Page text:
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PEDESTRIAN, BICYCLE, MOTORCYCLE, SCHOOL BUS, WINTER DRIVING
And OTHER SAFETY INFORMATION
Minnesota's pedestrian law
Pedestrians Safety Is a Two-Way Street
Pedestrian Law Highlights
- Drivers must stop for crossing pedestrians at marked crosswalks and at all intersections without crosswalks or stop lights.
- Pedestrians must obey traffic signs and signals at all intersections that have them.
- Vehicles stopped for pedestrians can proceed once the pedestrian has completely crossed the lane in front of the stopped vehicle.
- Pedestrians must not enter a crosswalk if a vehicle is approaching and it is impossible for the driver to stop. There is no defined distance that a pedestrian must abide by before entering the crosswalk; use common sense.
- When a vehicle is stopped at an intersection to allow pedestrians to cross the roadway, drivers of other vehicles approaching from the rear must not pass the stopped vehicle.
- Failure to obey the law is a misdemeanor. A second violation within one year is a gross misdemeanor.
- Read full statute: https://www.revisor.mn.gov/statutes/?id=169.21
Pedestrian and Cyclist Safety Guide
Minnesota Pedestrian crash facts from 2013
- Pedestrian involved crash incidence decreased in 2013 from 879 to 868. Deaths decreased by 5 from 40 to 35. Most deaths happen in larger cities during the two rush hours. November was the most dangerous month. 37% of pedestrians killed were over .10BAC. Ages 20 to 24 had the most deaths and injuries. 24% of those killed were crossing a street without a crosswalk; 15% at signaled intersections.
- One third of drivers causing the crash with a pedestrian were making a turn. Almost half were driving straight ahead on the roadway when they hit the pedestrian. Main contributing factors for the crash was failure to yield and distracted driving. Of the 16 pedestrian crashes involving alcohol only one involved an impaired driver.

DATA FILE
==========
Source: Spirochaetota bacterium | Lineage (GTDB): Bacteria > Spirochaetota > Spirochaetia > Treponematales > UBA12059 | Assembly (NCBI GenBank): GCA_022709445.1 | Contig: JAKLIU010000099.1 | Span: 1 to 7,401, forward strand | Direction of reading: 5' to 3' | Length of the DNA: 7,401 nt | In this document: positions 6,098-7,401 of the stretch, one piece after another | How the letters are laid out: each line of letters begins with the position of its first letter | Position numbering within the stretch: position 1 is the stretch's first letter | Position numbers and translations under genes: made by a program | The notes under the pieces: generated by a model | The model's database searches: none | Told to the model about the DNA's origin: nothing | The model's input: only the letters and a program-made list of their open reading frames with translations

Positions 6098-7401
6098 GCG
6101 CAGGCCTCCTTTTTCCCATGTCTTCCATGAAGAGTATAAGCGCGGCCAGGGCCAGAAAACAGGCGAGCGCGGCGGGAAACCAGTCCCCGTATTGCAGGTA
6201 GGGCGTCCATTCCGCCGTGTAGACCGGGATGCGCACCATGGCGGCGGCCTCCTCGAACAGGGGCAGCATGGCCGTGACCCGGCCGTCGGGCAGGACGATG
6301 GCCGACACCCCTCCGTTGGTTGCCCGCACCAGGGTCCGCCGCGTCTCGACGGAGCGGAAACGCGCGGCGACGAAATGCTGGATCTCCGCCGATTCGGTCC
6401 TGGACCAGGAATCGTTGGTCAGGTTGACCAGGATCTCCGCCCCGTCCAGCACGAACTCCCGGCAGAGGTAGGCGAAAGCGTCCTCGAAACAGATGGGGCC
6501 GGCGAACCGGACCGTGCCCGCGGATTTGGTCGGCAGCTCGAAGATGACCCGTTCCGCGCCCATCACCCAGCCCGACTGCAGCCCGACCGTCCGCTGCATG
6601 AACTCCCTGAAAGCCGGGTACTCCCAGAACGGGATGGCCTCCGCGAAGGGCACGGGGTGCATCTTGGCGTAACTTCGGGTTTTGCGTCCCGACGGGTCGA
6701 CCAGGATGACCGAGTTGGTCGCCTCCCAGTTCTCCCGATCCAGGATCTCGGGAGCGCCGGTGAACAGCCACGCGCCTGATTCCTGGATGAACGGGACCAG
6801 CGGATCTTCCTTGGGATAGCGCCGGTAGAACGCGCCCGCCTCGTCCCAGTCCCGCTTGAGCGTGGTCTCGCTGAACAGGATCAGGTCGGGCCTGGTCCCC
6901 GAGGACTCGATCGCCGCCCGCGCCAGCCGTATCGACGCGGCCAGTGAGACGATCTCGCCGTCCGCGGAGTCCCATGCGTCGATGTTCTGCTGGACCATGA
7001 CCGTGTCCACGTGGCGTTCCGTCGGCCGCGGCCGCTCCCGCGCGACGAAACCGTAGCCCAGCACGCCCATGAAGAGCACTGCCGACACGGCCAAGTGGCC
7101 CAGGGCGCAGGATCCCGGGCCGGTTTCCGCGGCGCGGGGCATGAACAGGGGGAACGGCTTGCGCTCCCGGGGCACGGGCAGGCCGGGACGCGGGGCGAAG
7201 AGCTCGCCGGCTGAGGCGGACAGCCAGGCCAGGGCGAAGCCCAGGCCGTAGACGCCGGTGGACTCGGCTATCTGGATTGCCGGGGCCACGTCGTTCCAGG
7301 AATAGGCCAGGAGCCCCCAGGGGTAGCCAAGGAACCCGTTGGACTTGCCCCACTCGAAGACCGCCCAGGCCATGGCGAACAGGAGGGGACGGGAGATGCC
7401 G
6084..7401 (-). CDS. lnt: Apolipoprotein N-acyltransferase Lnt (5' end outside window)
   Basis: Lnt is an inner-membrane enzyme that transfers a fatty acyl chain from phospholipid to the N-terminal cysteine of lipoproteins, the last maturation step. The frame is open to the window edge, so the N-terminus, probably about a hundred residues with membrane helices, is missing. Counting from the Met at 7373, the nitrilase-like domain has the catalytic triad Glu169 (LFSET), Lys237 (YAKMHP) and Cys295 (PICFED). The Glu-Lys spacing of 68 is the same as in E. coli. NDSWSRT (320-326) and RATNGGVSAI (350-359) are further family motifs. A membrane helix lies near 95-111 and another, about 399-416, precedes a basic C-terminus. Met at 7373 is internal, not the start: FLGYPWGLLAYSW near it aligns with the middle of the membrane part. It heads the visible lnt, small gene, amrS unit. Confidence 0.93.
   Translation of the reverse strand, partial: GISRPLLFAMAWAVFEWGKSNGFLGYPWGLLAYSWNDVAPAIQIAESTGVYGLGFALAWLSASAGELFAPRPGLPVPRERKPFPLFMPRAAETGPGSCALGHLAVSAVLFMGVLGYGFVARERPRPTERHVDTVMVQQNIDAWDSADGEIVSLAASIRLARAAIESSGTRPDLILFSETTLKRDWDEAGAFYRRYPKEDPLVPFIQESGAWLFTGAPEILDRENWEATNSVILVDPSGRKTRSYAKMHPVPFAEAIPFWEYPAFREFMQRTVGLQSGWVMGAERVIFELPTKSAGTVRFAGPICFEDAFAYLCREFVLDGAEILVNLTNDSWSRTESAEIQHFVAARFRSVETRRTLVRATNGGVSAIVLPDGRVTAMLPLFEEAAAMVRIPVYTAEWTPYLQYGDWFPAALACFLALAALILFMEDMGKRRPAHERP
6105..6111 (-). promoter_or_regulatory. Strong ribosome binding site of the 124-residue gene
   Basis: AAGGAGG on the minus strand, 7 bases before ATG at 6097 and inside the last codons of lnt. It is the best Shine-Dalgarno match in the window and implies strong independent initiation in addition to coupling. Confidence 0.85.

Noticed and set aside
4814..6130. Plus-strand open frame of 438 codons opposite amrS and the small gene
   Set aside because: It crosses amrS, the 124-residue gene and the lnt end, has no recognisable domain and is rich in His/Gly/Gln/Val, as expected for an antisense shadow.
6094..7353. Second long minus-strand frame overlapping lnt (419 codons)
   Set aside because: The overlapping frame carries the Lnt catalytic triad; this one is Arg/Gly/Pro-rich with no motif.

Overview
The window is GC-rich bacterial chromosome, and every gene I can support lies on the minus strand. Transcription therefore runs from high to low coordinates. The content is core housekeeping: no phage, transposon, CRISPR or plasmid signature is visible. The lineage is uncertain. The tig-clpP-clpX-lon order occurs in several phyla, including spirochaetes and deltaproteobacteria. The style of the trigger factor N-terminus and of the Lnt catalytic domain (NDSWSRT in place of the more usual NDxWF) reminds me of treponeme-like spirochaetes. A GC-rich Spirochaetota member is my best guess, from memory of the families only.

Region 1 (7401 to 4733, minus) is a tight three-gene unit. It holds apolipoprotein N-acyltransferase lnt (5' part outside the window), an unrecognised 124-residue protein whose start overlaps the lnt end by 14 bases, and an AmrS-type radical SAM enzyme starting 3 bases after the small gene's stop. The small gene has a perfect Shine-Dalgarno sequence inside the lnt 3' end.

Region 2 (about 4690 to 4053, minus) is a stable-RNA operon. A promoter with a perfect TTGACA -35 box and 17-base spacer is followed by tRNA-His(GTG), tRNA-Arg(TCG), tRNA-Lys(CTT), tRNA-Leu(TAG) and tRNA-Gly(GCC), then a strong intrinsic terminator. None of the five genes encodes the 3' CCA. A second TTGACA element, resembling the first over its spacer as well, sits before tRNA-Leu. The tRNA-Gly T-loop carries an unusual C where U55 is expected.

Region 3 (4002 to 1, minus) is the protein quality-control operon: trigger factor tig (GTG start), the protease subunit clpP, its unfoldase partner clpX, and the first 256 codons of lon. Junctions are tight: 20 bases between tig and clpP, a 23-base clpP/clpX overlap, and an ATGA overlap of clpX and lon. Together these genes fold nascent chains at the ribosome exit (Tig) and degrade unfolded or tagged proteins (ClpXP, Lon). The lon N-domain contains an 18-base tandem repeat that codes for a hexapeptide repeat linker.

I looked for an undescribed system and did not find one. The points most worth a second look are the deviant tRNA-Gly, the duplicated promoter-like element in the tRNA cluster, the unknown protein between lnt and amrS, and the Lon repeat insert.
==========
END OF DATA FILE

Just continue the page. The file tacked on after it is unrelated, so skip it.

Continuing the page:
Bicycle Safety laws
Every person operating a bicycle shall have all of the rights and duties applicable to the driver of any other vehicle by this chapter, except in respect to those provisions in this chapter relating expressly to bicycles and in respect to those provisions of this chapter which by their nature cannot reasonably be applied to bicycles.
To read all the laws pertaining to bicycles go to www.revisor.mn.gov/statues/?id=169.22
Bicycles | National Highway Traffic Safety Administration
Minnesota 2013 crash facts for bicycle riders
· Bicycle Crashes decreased from 920 (2012) to 822. The most dangerous time is from 3:00 – 6:00 pm in big cities. July was the worse month. Failure to yield the right of way was cited most often for both the bicyclists and other motor vehicle drivers. Driver inattention or distraction was the second contributing factor cited most often for the other drivers. 4 of the 6 bicyclists killed were male, 875 were injured.
More bicycle crash facts are at this website http://www.sharetheroadmn.org/crash.html
Safe Driving Tips for Motorists
Watch for Motorcyclists!
About half of all motorcycle crashes involve a collision with another vehicle. In many crashes, the driver never saw the motorcyclist — or didn't see the rider until it was too late. There are many reasons why other drivers do not see motorcyclists.